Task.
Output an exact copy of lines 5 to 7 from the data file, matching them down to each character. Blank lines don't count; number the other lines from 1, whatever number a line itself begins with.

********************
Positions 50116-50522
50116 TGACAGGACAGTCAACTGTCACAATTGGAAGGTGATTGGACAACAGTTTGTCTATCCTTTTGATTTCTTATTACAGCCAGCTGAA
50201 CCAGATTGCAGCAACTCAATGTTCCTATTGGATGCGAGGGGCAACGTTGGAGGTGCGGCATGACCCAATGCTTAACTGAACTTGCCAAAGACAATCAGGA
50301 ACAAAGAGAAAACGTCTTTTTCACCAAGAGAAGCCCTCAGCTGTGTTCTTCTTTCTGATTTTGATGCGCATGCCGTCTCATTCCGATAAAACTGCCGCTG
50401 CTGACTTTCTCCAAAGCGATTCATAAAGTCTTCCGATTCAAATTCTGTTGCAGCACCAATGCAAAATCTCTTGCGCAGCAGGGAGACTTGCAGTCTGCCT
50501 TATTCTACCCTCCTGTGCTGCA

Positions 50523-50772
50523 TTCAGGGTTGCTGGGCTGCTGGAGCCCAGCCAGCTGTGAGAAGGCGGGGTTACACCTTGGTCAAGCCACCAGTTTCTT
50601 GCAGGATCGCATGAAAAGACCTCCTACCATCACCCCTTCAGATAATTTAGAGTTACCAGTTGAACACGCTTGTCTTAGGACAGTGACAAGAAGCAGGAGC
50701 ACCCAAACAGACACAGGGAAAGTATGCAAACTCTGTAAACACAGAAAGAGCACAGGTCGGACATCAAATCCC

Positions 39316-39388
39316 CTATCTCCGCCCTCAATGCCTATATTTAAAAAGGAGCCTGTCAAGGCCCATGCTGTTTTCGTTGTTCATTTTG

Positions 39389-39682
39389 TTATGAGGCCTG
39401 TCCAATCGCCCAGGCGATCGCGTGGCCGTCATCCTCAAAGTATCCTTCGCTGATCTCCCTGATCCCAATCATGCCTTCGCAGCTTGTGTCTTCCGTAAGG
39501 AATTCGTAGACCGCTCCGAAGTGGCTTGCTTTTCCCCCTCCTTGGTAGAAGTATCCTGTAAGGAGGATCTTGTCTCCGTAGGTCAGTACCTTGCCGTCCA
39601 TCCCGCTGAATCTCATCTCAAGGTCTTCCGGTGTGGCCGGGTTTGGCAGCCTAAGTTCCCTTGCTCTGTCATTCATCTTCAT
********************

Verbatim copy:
50401 CTGACTTTCTCCAAAGCGATTCATAAAGTCTTCCGATTCAAATTCTGTTGCAGCACCAATGCAAAATCTCTTGCGCAGCAGGGAGACTTGCAGTCTGCCT
50501 TATTCTACCCTCCTGTGCTGCA

Positions 50523-50772